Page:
Larva - roughly 30% of the fleas on a dog are in the larva stage at any given time. There are actually three distinct stages to larva but it is essential to understand that the larva are blind and avoid light at all costs. Dark areas are where they prefer to live. Creases in bedding and furniture are prime locations for larva to be discovered. They eat dried blood found in adult flea feces and dead skin. During this time they are not a true since they do not really suck blood or affect the dog's health. The larva stage will last between two weeks to a month or longer.
Pupa - the larva spins a cocoon and develops for between five days to fourteen days. During this time they do not eat anything but the cocoon might cause irritation to the dog's skin if it is on the body or in the bedding.
Adult fleas - adult fleas are the ones that do the biting and cause irritation. They bite the skin & suck small amounts of blood from the host, be it a dog, cat, other animal or human. Fleas will cause allergic reactions in most species that lead to scabs, dry and flaky patches of skin and possibly hair loss. Adult fleas will not reproduce without ingesting blood, but they can drop into a form of hibernation for many months if there is no blood available.
Be sure to plan for routine flea control and management for your dog. Carefully watch for any of the signs of fleas, like flea dirt, in the dog's coat. Flea dirt looks like small round dark balls that appear similar to large, black sand grains close to the skin. This is a positive sign of flea infestations and requires immediate treatment.
We had a huge problem with fleas.We were renting a 2 bedroom flat on a plot and they had not finished building the kitchen yet. When you walked through the kitchen your legs were covered in fleas, it looked like you had just put on a pair of black knee height socks.
We tried every product on the market we could get our hands on, from flea powder to fumigation tabs. The fleas would diminish for a few days, but in no time you would be wearing your black knee high flea socks again. The infestation of fleas made our home feel grimy and dirty. I had problems sleeping as I could feel the Fleas biting me, and I would feel itchy and scratchy the whole night.
Flea powder and flea collars weren't helping for the dogs anymore.
After six months of this nightmare we had one of two choices
1. Move (which wasn't an option at the time due to financial constraints and circumstances)
2. Burn the fleas. We were contemplating how we were going to successfully implement this dangerous strategy.
Fortunately our neighbor had visitors who heard about our desperate plans of getting rid or our flea infestation problem. They suggested that we use Pine Gel. I had never heard of this product and was willing to give it a try. We found a tub of 500ml Pine Gel at a local soap shop, ADA Distributors.
We diluted the 500ml Pine Gel tub with 20 liters of water, first we washed our dogs with Pine Gel and then sprayed the infested area for 3 days until our 20 liters of diluted Pine Gel was finished. What we saw was an incredible sight, as we started spraying you could see a black cloud of fleas as they were fleeing from the Pine Gel solution. You have to see it to appreciate it or believe it, there is no other way I can describe it to you.
Needless to say we were rid of our Flea infestation and without having to take any drastic measures. Our home and our dogs have been Flea free ever since we discovered Pine Gel. We have washed our dogs once a month with Pine Gel solution and have had no side or unwanted affects to date, we have used this product for 3 years now. I hope you benefit from this information. Please read this note as I have copied it from the Product for your information for you to make an informed decision if you decide to make use of this product.
Pine Gel is a thick green concentrated all purpose cleaner with a pleasant fresh pine smell. It can be used safely on most surfaces but could be harmful on painted surfaces. Ideal for bathrooms, showers, toilets, walls, restrooms, floors, tiles, counters, doors, tables, windows, shelving, and many more uses. If it is used as a laundry supplement check for color fastness before using product.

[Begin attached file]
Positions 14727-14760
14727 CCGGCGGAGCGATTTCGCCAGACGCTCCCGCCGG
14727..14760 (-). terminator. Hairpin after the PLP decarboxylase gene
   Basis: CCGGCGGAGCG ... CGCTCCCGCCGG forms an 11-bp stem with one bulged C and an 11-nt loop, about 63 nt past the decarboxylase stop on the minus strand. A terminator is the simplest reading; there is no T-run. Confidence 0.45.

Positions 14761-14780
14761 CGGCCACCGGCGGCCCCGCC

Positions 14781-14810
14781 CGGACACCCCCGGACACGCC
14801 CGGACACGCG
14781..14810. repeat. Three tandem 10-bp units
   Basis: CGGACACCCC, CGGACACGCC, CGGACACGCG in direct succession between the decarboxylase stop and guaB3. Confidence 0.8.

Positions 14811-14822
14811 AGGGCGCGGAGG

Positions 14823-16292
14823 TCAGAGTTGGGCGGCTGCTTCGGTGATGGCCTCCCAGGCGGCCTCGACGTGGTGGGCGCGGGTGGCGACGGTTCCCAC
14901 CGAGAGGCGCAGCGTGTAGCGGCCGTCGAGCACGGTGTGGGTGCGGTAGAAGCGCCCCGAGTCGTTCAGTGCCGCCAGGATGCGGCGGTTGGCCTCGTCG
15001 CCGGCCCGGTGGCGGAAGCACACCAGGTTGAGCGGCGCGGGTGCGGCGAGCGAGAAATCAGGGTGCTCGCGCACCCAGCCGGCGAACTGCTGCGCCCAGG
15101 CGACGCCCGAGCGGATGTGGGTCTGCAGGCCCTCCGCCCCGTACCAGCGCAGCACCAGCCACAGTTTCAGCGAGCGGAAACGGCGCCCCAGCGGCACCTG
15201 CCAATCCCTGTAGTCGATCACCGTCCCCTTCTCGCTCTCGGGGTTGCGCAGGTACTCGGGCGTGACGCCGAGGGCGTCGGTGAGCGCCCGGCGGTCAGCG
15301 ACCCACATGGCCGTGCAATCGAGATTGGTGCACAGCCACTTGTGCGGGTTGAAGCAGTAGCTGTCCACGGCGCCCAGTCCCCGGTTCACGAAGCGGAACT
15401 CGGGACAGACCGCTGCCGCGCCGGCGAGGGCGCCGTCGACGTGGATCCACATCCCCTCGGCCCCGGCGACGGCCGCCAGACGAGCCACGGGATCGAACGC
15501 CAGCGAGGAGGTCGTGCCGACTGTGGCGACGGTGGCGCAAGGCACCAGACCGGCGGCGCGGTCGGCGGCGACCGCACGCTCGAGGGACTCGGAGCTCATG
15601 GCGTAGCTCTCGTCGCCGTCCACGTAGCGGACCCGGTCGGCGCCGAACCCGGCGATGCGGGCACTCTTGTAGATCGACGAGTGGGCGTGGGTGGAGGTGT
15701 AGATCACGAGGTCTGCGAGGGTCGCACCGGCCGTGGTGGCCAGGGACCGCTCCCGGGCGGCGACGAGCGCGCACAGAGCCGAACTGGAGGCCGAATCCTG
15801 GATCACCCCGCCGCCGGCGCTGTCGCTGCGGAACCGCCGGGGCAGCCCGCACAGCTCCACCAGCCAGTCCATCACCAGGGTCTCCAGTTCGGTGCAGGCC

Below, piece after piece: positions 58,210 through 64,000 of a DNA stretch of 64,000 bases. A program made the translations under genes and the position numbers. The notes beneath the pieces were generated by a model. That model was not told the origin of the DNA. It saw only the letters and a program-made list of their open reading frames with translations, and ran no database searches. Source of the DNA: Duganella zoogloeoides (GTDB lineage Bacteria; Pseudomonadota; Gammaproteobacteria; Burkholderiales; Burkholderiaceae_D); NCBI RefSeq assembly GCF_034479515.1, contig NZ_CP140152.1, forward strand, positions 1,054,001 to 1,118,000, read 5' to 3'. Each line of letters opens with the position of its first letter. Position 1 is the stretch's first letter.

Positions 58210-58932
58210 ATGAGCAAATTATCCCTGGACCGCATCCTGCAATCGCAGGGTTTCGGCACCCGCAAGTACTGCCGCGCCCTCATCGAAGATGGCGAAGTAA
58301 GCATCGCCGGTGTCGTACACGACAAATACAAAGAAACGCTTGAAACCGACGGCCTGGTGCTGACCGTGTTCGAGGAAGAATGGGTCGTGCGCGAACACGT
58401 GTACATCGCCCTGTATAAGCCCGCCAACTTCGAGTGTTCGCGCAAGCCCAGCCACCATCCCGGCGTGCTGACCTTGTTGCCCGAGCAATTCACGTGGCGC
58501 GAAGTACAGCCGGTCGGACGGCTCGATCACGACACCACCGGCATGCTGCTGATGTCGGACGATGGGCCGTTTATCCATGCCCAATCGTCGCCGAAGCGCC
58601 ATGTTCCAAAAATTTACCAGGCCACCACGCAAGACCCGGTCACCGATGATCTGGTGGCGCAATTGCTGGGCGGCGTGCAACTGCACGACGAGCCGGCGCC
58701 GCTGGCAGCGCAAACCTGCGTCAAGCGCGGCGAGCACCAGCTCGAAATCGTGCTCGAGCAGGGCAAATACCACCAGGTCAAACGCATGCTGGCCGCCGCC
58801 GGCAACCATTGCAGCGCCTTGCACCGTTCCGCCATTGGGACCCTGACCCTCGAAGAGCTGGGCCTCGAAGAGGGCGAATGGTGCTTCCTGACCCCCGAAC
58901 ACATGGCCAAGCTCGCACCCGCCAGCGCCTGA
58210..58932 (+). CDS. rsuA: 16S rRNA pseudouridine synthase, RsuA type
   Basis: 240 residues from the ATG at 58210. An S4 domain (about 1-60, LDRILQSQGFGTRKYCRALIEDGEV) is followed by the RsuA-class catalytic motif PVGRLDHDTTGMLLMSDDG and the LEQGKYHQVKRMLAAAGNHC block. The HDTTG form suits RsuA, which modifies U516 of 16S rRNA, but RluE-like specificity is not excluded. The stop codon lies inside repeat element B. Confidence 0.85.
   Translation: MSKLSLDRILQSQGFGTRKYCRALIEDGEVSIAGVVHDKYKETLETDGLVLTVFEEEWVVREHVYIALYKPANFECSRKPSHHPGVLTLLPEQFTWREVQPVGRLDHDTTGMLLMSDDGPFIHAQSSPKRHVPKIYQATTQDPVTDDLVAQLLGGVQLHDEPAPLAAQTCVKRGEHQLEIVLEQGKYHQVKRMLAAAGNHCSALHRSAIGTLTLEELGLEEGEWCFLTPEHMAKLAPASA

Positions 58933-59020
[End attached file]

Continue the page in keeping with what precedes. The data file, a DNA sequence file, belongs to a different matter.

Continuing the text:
Not to be used on food preparation areas. Use as supplied or dissolve in water. Store away from food in a cool place out of reach from children.
How to Tell the Difference Between Flea Bites and Bed Bug Bites
If your pet is infested with a bad case of fleas one of the best ways to treat it is to apply Frontline spot on flea treatment. This flea control product will effectively control fleas which are breeding and feeding in your pet's fur. Once you apply the treatment to their fur it will kill all of the fleas, larvae and eggs within 24 hours. It also keeps working for a month after the application to prevent fleas from coming back.
Before using Frontline spot on flea treatment it is a good idea to understand how it works and how it kills the fleas on your cat or dog.
What are Fleas?
Fleas are tiny wingless insects which live in the fur of mammals and feed on the blood of their hosts. They have mouthparts which are designed for piercing the skin and sucking blood. They can live in almost any animal including cats, dogs, rats and humans. These tiny agile creatures can jump seven inches into the air, which is around 1200 times their own body length.
These annoying little bugs cause itchy bites and rashes for their hosts. Sometimes the host animal can even suffer an allergic reaction from the saliva of the flea and it can cause serious problems. The frequent scratching as a result can cause hair loss. Fleas are also known to transmit a variety of viral and bacterial diseases.
How Does it Work?
Frontline spot on kills the fleas on your cat or dog because it contains a powerful insecticide known as Fipronil. When you apply it to the back of your pet's neck, the natural oils in their skin work to spread it all around their body.
Fipronil is bad news for fleas and it kills them very quickly. It targets the nervous system of these little bloodsucking pests and causes them to become paralysed and die. Once the Frontline spot in is first applied, this chemical stays in the hair follicles of your dog or cat and is released to continue killing fleas. Even if the fleas do not bite the animal, they will still die.
If you choose Frontline Spot On Plus, it contains an extra ingredient known as methoprene, which inhibits the growth of insects. This means that it prevents the fleas from growing and reproducing with each other.
It is important that you use the Frontline Spot On treatment properly and that you apply it according to the instructions. You will also need to continue the treatments every few months so that the fleas do not come back. This is one of the most effective ways to prevent these horrible pests from causing your beloved pets discomfort and seriously health problems.